Which leads me to the reason that people like me, ballet aficionados by inclination as well as profession, attend multiple performances of a work whose score, as brilliant as it is, is entirely too familiar — and which, in the case of OBT’s current production, has a second-act set that at best looks like Laura Ashley on an acid trip and at worst like a bedspread in a Motel 6. Denby called The Nutcracker a pantomime; some call it a spectacle. Really, it’s a chance for dancers, children and professionals alike, to strut their stuff in performance. It’s particularly valuable for small companies that have few opportunities to perform — a long Nutcracker run gives company members at every level an opportunity to dance multiple roles and add detail, nuance and polish to their performances, a little like the actors at the Oregon Shakespeare Festival. Sultanov, who has Russian training in character dance, was a truly splendid Drosselmeier, alternately stern and charming, sneaking back into Marie’s living room to make the broken nutcracker whole, and send Marie on her journey to the Palace of the Kingdom of the Sweets, her bed skittering around the stage.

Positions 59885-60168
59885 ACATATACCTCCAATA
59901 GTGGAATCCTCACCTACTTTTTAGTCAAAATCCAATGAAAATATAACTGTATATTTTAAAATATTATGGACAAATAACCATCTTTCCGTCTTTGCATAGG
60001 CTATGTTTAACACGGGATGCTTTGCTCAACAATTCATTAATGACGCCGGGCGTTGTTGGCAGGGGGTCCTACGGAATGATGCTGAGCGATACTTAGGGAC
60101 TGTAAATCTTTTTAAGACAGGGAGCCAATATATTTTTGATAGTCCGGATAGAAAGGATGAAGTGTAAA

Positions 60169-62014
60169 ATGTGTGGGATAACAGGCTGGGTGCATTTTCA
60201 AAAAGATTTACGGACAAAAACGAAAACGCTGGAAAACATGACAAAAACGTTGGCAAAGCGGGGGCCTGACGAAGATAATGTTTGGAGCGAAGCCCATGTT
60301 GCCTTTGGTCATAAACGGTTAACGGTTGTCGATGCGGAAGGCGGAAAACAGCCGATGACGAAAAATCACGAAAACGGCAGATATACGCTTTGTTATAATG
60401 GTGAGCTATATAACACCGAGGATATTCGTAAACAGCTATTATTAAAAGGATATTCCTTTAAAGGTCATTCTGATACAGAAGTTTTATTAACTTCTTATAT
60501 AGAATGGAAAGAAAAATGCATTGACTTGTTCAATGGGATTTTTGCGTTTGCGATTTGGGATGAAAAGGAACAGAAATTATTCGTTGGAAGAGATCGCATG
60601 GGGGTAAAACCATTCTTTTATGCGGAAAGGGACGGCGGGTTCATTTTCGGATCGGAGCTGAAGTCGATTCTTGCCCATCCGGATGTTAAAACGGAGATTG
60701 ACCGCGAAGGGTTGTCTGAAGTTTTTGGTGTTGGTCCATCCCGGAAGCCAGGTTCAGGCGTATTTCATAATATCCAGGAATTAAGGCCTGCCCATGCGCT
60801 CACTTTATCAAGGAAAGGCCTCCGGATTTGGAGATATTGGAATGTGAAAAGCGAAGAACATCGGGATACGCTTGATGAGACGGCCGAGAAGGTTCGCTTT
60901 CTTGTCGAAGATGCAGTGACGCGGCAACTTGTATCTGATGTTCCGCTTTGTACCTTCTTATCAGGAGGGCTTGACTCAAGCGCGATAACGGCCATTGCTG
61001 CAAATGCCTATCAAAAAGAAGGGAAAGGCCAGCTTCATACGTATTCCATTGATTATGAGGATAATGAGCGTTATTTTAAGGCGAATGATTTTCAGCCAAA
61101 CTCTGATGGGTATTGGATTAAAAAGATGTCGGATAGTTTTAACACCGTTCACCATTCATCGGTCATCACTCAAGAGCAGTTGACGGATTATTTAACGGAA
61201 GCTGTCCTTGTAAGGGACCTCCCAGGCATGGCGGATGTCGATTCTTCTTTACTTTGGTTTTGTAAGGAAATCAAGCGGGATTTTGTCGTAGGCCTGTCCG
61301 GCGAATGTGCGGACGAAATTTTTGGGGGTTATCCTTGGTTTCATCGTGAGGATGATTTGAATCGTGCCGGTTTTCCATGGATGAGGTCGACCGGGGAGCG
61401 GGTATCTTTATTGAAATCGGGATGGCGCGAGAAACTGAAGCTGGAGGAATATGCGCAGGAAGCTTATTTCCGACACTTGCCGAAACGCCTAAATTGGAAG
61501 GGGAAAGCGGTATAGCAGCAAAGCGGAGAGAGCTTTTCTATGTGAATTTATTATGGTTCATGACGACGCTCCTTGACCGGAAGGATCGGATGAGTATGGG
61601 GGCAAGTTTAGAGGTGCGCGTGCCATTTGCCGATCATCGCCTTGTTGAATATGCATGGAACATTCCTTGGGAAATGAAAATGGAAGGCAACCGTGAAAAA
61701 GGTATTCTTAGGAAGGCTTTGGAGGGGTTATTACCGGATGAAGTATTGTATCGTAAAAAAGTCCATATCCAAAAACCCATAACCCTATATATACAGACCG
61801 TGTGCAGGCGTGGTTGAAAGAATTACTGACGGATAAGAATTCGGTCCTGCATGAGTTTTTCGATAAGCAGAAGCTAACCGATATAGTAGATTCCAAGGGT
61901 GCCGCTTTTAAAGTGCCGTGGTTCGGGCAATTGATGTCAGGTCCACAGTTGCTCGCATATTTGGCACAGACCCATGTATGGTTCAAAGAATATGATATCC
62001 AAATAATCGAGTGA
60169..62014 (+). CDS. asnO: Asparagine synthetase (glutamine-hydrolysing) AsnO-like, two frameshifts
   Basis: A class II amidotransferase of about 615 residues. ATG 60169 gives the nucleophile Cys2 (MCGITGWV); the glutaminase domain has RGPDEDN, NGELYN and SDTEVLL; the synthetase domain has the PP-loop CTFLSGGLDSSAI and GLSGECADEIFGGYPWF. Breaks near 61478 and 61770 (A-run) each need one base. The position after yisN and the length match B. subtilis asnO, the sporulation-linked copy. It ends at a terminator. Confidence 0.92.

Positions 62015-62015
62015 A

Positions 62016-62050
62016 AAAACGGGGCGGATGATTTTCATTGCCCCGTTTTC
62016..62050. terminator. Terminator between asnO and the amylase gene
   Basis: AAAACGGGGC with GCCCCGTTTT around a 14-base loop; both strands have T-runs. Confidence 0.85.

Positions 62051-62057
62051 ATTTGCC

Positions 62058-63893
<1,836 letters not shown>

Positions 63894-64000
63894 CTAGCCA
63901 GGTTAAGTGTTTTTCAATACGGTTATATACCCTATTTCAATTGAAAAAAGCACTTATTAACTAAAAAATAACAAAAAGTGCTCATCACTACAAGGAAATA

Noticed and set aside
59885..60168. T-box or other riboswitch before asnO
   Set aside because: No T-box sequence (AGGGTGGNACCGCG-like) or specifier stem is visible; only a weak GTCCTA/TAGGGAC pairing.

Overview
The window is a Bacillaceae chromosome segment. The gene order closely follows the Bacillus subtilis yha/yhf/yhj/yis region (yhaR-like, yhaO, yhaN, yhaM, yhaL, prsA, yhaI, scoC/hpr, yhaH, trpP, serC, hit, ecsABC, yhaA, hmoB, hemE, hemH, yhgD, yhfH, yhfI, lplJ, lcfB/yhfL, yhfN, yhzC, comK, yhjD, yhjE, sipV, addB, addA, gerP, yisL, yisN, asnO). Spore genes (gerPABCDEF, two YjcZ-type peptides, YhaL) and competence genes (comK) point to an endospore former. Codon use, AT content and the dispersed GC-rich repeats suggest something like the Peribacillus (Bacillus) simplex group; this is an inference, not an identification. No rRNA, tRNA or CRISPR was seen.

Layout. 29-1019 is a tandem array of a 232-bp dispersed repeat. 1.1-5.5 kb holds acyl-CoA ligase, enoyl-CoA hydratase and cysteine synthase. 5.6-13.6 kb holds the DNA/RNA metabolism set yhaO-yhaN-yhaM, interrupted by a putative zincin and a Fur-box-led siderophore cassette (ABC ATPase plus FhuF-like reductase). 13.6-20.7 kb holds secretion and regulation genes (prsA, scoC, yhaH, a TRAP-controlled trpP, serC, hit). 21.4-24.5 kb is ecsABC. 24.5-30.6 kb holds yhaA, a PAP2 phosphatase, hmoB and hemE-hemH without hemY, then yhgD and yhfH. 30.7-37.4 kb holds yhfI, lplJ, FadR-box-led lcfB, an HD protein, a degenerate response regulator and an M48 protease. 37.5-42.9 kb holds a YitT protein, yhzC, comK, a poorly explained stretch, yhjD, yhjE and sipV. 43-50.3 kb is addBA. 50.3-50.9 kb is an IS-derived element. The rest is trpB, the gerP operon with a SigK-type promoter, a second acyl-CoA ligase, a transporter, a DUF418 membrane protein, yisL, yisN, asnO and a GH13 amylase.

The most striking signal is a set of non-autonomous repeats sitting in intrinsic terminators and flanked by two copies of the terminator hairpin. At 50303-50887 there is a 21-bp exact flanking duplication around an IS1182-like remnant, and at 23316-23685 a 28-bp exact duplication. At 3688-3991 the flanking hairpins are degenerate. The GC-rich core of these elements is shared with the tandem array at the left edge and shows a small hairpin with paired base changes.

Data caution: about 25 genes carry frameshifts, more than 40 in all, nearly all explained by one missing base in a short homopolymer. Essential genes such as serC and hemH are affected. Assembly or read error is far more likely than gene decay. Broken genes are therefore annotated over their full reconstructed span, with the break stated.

There’s a story about that: Janet Reed, who danced Sugarplum in a suite of Nutcracker dances in Portland in 1934, and 20 years later originated the role of the Marzipan Sheperdess-in-Chief in New York, was ballet mistress when NYCB toured Nutcracker to Los Angeles. She brought her 12-year-old son with her. He got tapped to get under the bed and move it, and was given his musical cue repeatedly in rehearsal. Nevertheless, he missed it, and the bed didn’t budge until he heard his mother hiss from the wings, “Move, goddamit, move the goddam bed.”
The second act contains the technical demands, although the dance of the snowflakes that concludes the first exemplifies Balanchine’s rapidly changing floor patterns, performed on a stage slippery with fake snow. Balanchine made the corps important as no previous classical choreographer had, and OBT’s dancers were fleet and joyous, looking a lot like the big soft snowflakes that fell early in the day on Sunday. Canfied’s Snow was very different, alluding to several Petipa ballets including Swan Lake, with the corps sinking to the ground looking like sleeping birds, and containing a pas de deux for a Snow King and Queen. I like them both, and the backdrop and costumes in this production are more acceptable than elsewhere.